“We are looking forward to combining the power of the DataRobot platform and BCG expertise to build AI-powered solutions across multiple industries,” Taber said. “We don’t have specific product plans to announce at this time, but we believe there is tremendous opportunity to make it even easier for our customers to realize value from AI.”

Following a trend

DataRobot’s acquisition of Source AI and partnership with BCG appears to be in line with a trend of AI companies acquiring and doing business with consulting firms. Among recent such acquisitions were Accenture’s acquisition of data consulting firm Mudano by in February and Atos’ purchase of data science and consulting firm Miner & Kasch in April.

Fueling the trend is enterprises’ technical needs in developing AI applications and meshing AI technology with their products, Schubmehl said.

“Most of the large consulting groups have strong AI and data science practices that are helping organizations to re-envision or streamline business processes with digital transformation using artificial intelligence,” he said. “Many of these organizations have informally partnered with vendors for years now and are beginning to formalize these relationships.”

Go to Original Article
Author:

Yugabyte boosts distributed SQL database with new funding

Among the emerging types of databases enterprises need in the cloud era are distributed SQL databases that enable multiple disparate nodes to act as a single logical database.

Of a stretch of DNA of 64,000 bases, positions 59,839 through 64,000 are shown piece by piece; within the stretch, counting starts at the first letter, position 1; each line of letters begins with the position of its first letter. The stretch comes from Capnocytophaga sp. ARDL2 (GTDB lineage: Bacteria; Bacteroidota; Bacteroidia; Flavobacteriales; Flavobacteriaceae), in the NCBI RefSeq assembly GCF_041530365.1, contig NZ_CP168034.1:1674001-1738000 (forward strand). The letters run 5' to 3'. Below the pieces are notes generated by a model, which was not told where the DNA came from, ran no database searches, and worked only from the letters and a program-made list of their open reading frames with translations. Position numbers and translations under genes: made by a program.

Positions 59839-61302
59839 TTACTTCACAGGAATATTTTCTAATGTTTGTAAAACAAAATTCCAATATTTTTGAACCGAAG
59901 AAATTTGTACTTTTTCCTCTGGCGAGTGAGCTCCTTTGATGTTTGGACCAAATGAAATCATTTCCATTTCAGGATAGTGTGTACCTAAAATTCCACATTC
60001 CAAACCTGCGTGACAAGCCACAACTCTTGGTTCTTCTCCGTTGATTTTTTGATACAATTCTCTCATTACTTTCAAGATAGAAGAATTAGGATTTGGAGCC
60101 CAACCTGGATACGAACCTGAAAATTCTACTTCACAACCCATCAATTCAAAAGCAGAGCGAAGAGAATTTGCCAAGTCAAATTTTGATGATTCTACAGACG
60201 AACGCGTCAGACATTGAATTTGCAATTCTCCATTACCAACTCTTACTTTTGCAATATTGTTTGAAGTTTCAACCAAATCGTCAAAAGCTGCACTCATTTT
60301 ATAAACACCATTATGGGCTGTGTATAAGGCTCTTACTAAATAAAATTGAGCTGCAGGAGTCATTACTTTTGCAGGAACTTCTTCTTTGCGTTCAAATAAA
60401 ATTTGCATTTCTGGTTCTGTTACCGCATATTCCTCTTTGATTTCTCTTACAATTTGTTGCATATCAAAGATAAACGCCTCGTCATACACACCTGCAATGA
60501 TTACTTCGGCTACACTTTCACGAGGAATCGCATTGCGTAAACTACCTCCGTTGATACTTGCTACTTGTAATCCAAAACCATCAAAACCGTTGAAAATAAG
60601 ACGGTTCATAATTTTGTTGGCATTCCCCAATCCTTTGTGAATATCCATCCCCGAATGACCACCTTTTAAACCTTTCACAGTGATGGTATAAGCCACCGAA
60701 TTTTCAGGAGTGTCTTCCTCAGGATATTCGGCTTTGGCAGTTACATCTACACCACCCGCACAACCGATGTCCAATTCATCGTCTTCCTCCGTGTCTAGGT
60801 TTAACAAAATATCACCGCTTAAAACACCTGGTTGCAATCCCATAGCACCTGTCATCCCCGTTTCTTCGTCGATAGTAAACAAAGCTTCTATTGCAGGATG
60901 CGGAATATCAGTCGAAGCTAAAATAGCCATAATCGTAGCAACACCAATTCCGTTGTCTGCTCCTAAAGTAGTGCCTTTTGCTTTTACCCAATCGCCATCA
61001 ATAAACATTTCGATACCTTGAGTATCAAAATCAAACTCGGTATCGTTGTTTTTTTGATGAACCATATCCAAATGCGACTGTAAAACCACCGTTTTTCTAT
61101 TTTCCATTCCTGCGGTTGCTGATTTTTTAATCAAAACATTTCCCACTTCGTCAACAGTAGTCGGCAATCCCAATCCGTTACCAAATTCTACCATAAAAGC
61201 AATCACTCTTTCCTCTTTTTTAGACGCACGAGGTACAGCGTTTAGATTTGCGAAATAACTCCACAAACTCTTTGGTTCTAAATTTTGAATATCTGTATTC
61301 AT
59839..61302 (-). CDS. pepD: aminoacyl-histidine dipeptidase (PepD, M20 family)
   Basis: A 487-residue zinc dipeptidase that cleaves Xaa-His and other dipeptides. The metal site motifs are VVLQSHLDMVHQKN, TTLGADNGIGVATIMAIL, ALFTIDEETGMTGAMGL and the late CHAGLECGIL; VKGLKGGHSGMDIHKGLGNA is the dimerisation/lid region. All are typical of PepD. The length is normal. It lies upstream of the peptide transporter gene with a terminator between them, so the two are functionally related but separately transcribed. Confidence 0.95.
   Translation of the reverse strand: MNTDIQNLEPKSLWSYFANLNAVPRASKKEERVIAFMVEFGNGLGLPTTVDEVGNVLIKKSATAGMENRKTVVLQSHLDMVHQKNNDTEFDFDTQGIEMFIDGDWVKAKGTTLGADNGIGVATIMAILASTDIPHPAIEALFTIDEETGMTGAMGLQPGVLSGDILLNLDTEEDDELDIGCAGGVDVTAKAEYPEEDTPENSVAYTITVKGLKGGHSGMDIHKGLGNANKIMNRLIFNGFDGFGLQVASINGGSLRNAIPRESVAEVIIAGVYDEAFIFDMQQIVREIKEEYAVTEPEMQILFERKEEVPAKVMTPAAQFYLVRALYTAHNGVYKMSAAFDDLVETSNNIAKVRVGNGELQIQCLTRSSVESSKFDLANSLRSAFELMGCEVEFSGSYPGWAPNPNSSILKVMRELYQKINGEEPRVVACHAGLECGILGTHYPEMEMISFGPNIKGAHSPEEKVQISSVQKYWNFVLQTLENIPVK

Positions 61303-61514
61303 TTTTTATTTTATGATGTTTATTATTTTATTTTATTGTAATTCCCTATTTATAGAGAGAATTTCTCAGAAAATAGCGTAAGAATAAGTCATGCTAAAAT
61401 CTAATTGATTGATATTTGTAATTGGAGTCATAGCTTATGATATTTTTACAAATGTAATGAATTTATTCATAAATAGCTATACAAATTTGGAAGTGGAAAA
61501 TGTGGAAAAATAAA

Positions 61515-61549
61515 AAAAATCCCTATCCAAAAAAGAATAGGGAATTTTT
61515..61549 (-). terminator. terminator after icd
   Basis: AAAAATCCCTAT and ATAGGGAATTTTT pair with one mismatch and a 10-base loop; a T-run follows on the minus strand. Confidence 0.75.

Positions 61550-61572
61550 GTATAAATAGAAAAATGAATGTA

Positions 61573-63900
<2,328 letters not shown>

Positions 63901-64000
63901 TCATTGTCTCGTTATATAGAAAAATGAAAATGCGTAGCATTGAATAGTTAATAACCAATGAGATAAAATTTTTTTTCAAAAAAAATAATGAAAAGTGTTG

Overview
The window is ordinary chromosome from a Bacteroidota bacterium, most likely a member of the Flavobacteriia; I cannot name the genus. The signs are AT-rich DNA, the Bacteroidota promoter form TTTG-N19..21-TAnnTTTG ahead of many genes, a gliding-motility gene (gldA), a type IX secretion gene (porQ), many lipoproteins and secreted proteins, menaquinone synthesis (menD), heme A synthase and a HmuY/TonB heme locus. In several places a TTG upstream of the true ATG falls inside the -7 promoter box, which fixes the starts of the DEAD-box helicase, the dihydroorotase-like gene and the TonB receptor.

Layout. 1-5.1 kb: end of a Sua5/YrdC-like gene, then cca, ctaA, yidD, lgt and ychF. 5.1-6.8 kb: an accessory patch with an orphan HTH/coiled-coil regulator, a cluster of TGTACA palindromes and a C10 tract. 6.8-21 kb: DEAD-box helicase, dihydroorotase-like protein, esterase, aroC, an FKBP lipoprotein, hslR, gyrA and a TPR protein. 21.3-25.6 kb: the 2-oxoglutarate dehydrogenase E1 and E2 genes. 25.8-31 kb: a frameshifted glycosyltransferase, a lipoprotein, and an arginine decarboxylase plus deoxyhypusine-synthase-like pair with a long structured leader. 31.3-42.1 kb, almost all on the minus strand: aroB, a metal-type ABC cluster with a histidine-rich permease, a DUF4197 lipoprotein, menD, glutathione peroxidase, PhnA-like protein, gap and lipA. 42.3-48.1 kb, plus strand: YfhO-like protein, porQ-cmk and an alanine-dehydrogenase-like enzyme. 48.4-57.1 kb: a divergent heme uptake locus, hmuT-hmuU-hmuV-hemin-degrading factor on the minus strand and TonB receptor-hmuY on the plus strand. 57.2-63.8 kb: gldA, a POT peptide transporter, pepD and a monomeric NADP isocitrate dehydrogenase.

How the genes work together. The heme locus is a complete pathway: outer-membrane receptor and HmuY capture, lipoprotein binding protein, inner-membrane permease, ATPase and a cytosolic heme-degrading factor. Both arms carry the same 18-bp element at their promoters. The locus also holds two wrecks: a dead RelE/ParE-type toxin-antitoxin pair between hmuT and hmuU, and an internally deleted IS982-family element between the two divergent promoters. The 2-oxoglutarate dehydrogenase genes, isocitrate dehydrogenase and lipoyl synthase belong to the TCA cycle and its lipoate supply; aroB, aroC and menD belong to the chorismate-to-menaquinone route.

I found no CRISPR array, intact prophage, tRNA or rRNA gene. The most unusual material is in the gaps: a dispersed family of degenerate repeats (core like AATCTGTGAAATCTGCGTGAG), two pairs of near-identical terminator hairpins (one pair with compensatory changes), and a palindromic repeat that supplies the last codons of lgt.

With a distributed SQL database, users can enable more scalable database deployments than with a traditional SQL database that typically was designed in the era when on-premises databases were the norm.

One distributed SQL database startup, Yugabyte, has taken an open source approach to building out its platform as a way to grow its technology. On May 19, the company hired a new CEO, former Pivotal Software and Greenplum Software President Bill Cook, to take over from co-founder Kannan Muthukkaruppan, who is now president.

Cook was the CEO of Greenplum from 2006 to 2010, when the company was acquired by EMC. The Greenplum division was spun out as part of Pivotal Inc. in 2013 and Pivotal was subsequently acquired by VMware in 2019.

Yugabyte, founded in 2016 and based in Sunnyvale, Calif., said Tuesday that it raised $30 million in a Series B round of funding led by 8VC Lightspeed Venture Partners, bringing total funding to date to $55 million. The new investment will help the vendor expand its go-to-market efforts including a cloud database as a service (DBaaS), according to Yugabyte.

In this Q&A, Cook talks about the growing distributed SQL database market.

Why did Yugabyte raise a funding round in the midst of the COVID-19 pandemic?

Bill CookBill Cook

Bill Cook: We were doing this fund raising in parallel with the company recruiting me to join. But, you know, the impetus is obviously that there is a big market opportunity in front of us.

As to why $30 million, it was really around what was going to be required to continue the investment on the engineering product side to grow the organization aggressively. And we’re also ramping on the enterprise go-to-market side.